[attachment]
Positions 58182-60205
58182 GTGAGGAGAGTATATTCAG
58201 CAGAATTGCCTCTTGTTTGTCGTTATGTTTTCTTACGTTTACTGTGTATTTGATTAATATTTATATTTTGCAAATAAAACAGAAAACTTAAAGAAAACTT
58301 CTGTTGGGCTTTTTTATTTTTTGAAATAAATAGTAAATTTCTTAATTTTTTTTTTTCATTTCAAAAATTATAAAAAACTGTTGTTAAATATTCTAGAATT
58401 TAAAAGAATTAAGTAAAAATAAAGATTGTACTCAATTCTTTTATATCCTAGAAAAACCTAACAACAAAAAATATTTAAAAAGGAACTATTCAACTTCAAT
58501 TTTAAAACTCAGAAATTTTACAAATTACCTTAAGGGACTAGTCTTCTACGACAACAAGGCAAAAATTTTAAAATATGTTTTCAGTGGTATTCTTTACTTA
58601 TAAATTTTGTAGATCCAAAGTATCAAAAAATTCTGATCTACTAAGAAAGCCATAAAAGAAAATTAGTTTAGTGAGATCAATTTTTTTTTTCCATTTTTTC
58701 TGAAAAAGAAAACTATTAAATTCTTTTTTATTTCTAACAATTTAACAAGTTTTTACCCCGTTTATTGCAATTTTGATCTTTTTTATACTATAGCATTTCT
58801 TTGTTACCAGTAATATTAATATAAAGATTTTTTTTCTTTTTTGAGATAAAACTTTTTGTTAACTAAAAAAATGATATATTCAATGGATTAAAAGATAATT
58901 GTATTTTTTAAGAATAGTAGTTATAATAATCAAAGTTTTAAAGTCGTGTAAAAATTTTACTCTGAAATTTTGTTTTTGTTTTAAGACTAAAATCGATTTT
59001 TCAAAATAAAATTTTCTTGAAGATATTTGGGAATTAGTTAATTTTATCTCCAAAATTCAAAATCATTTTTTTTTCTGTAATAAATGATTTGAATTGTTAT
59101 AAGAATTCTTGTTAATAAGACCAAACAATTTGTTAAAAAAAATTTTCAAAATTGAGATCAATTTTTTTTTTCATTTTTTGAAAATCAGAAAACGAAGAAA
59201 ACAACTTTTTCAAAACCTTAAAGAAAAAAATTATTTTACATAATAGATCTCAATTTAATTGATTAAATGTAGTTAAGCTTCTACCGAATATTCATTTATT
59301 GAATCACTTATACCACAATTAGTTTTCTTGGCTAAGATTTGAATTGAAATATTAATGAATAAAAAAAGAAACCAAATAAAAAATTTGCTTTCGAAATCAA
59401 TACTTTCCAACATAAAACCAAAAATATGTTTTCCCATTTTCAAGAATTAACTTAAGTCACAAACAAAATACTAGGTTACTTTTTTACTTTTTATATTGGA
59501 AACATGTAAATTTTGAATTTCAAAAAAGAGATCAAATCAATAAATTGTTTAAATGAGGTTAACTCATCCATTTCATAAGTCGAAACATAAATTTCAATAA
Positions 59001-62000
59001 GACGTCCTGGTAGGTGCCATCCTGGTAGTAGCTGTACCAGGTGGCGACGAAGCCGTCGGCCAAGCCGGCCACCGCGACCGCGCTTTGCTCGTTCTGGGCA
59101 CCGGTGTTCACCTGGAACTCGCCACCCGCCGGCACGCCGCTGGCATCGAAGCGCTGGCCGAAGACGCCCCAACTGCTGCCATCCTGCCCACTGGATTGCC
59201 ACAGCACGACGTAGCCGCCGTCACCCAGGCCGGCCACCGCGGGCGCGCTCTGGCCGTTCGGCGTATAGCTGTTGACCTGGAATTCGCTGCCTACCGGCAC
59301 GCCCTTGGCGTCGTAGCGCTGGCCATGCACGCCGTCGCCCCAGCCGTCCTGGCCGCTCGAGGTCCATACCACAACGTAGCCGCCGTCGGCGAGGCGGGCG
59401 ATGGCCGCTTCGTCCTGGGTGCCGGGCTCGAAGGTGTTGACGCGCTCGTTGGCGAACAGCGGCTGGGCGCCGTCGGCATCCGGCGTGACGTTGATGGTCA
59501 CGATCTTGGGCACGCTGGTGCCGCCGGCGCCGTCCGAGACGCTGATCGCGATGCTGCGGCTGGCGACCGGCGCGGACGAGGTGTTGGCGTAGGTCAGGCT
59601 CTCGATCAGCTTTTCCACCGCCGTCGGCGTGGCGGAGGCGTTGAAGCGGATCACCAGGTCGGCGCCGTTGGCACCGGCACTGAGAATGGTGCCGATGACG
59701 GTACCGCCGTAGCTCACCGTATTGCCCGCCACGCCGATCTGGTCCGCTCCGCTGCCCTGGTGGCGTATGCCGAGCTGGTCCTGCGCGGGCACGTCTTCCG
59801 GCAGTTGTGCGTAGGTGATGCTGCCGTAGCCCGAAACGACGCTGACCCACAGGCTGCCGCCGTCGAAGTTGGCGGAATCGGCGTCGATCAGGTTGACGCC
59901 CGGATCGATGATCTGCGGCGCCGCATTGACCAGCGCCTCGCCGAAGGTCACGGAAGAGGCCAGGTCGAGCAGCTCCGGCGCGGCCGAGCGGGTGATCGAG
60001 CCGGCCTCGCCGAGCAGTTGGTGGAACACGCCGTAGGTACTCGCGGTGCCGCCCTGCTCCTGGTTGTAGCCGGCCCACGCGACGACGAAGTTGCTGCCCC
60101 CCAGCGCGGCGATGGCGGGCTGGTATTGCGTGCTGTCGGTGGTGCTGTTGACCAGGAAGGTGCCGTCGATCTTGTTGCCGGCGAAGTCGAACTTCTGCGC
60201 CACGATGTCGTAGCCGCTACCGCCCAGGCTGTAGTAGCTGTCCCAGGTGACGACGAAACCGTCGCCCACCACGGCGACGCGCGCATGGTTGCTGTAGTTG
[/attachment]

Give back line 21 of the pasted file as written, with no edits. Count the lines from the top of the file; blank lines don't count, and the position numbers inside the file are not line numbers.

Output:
59301 GCCCTTGGCGTCGTAGCGCTGGCCATGCACGCCGTCGCCCCAGCCGTCCTGGCCGCTCGAGGTCCATACCACAACGTAGCCGCCGTCGGCGAGGCGGGCG